No matter what type of life a women lives, there will always be a certain stereotype about her within society. Women in commercials are confined into what roles they can play on television commercials. In most advertisements in which women act in, the commercial is set out to capture the interests of stereotypical women’s hobbies and interests. A stereotype would be best described as when one ignores diversity and makes sweeping generalizations about a group’s values, behaviour, and beliefs (Straubhaar 2004). Advertisements remain replicated in obsolete gender stereotypes by portraying women as having an ideal body image, eating disorders and acting as sex symbols. The debate over the portrayal of women in advertising continues today.
One of the harshest criticisms of the way in which women are portrayed in television and print advertisements is that women are shown in an extremely contracted range of roles, with descriptions concentrated on the conventional occupations of housewife, a mother and secretary. Many studies have found support for this criticism (Bardwick et al., 1967; Courtney et al., 1971; Dominick et al., 1972; Ferrante, Haynes, & Kingsley, 1988; Gilly, 1988; and Knill et al., 1981).
Factors leading to stereotyping of women
Early attitudes towards women
Women have always been regarded as a creative source of human life. However, history reveals that they have been considered not only intellectually inferior to men but also a main cause of temptation and evil. For instance, in the Greek mythology, it was a woman, Pandora, who opened the forbidden box and brought plagues and misery to mankind. Early Roman law described women as children, forever inferior to men (Women’s International Center, 1995).
Ancient Christian theology conserved these conceptions. St. Jerome, a 4th-century Latin father of the Christian church, said: “ Woman is the gate of the devil, the path of wickedness, the sting of the serpent, in a word a perilous object.” Thomas Aquinas, the 13th-century Christian theologian, stated that woman was “ created to be man’s helpmeet, but her unique role is in conception . . . since for other purposes men would be better assisted by other men” (Women’s International Center, 1995).
In the East, the approach toward women was at first more favorable. In early India, for instance, women were not deprived of possessions rights or human freedoms by marriage. But after the evolution of Hinduism in India about the 500 BC, obedience of women toward men was compulsory Women had to walk in the rear of their husbands. Women could not have possession of property, and widows were not allowed to remarry (Women’s International Center, 1995).
In the fourteenth centuries women acquired more status when they were allowed to educate themselves and earn mastership in a variety of trades. Unfortunately women’s status suffered a blow during the Renaissance as there were more restrictions on women’s sexuality and political rights. Although women were learned and able to act as rulers, the dropping position of working women amplified the significance of women’s contribution to the family. During the reformation women’s status as wives and mothers was increased and they were controlled by their husbands (Women’s International Center, 1995).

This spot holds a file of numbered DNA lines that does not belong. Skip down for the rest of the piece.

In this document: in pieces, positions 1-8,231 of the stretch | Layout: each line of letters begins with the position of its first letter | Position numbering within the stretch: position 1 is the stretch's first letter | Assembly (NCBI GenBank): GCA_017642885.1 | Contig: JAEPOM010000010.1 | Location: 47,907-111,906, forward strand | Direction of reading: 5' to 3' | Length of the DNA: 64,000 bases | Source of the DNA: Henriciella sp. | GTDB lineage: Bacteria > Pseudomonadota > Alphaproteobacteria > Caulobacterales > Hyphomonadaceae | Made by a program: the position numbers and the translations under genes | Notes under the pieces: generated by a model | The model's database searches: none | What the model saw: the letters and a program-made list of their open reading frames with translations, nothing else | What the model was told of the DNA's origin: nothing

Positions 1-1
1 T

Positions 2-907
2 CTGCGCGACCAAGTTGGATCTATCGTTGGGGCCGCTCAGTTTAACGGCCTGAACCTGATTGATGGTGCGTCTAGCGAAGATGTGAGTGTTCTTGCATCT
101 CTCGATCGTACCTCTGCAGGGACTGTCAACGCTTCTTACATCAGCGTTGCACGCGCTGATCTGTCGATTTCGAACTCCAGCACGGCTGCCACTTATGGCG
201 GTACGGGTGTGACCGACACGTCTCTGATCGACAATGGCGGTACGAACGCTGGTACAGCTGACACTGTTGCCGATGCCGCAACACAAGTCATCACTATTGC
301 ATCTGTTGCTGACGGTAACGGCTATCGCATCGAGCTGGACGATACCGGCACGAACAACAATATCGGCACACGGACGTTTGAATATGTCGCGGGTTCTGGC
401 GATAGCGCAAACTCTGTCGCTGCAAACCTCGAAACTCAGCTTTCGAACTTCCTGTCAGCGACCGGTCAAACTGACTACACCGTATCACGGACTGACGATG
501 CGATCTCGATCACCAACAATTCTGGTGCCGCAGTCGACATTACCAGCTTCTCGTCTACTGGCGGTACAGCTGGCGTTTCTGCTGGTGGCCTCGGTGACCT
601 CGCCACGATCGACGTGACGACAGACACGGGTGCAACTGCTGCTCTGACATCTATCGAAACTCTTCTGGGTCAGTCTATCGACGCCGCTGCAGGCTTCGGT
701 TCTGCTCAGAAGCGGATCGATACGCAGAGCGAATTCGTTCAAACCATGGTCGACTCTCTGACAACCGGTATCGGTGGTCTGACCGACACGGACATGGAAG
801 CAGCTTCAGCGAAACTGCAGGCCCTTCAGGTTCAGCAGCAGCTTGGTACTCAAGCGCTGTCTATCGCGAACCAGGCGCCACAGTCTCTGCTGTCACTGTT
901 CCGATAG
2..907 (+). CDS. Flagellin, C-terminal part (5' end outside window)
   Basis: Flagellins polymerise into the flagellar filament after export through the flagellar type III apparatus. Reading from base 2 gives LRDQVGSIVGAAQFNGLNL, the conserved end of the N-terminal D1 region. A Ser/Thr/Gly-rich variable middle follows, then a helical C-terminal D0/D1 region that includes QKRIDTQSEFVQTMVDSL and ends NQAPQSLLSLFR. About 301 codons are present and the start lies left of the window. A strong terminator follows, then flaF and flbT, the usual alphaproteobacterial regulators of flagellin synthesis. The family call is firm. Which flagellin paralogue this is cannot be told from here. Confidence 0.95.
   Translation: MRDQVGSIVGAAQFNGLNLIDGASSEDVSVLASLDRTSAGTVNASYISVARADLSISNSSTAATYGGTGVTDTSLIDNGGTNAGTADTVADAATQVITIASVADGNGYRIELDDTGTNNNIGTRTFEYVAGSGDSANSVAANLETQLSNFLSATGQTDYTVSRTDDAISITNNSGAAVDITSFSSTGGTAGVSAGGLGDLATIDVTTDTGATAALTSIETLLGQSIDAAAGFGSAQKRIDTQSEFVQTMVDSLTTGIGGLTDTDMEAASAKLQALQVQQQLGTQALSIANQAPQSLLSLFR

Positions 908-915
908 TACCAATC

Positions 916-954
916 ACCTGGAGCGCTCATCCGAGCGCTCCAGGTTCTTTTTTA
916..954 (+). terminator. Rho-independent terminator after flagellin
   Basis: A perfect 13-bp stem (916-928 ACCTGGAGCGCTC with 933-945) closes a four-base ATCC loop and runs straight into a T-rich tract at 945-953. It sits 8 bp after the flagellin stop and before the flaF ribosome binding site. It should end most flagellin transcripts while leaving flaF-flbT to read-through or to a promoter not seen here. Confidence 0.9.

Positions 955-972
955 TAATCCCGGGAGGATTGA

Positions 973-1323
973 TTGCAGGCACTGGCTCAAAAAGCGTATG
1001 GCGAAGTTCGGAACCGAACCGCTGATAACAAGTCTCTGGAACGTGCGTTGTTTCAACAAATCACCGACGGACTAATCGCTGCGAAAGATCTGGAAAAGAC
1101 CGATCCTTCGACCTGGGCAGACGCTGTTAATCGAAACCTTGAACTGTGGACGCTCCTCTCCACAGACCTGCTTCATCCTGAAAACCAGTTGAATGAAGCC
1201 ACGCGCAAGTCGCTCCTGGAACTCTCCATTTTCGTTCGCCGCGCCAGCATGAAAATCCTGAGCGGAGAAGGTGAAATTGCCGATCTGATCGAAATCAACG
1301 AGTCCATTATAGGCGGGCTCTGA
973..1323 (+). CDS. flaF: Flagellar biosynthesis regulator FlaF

Cultural images of women
Merriam Webster defines culture as the customary beliefs, social forms, and material traits of a racial, religious, or social group. Culture ideas, symbols, norms and values occupy a major role in the conception of women images and the demarcation of gender roles. To understand the images of femininity the Indian society can be taken as an example.
India, a heterogeneous society, demonstrates incompatible women images. The standardize model image of Indian womanhood has disclosed significant consistency. Images of women have not remained stagnant and have been subject to various metaphors. Nevertheless, some basic models have prevalent approval. Diverse cultural images of women: – Pativrata- absolute devotion to husband, glorified motherhood, “ Bharat Mata” Image. The insight of diverse categories of women is specifically formed by the commonly accepted female images and stereotypes in the society (Bhargava 2009).
Moreover, at the interpersonal stage within the family situation, these images are often imposing in a variety of ways. Indian girls grow up with deep rooted sense of apprehension and anxiety which not only confines their social mobility in the everyday life but also often psychologically cripples them to confront the afflictions of life in general and oppose gender based discrimination in particular. These gender divisions, flowing nearly straight from the popular imagery fostered these images in most Indian families. It can be stated that possibly most significantly; these images leave a profound imprint upon women’s self-perception (Bhargava 2009).
Women in advertisement
Advertising has been a major goal of attack and investigation. The fundamental enlightenment for the significant focus on sex role portrayal in advertising lies in the close relationship, which prevails among advertising, the consumer goods industry and the vital economic role of women as consumers. Usually it is exhibit in advertisement a woman’s ambition in life is to magnetise and achieve a man:-women are publicised in advertising as forever young and attractive. They are repeatedly depicted as sexual objects. Women in advertisements are constrained to the home and isolated from other women outside home, man is her preferred partner. Domesticity is the next role of two dimensional image of femininity in advertising (Bhargava 2009).
Moreover, there are open obscene advertisements relating to sexual stereotypes that are established in different media. The Indian description of sex stereotyping would have all women carrying themselves like legendary sita and savitri- docile, submissive, sacrificing, emotional, fearful, and incompetent of coherent action, their most important duty being wives, partners and mothers. What is being canvas here is gross counterfeit modern lifestyle which is detached from the common Indian woman’s struggle to survive completely negating and never inquiring her reality (Bhargava 2009).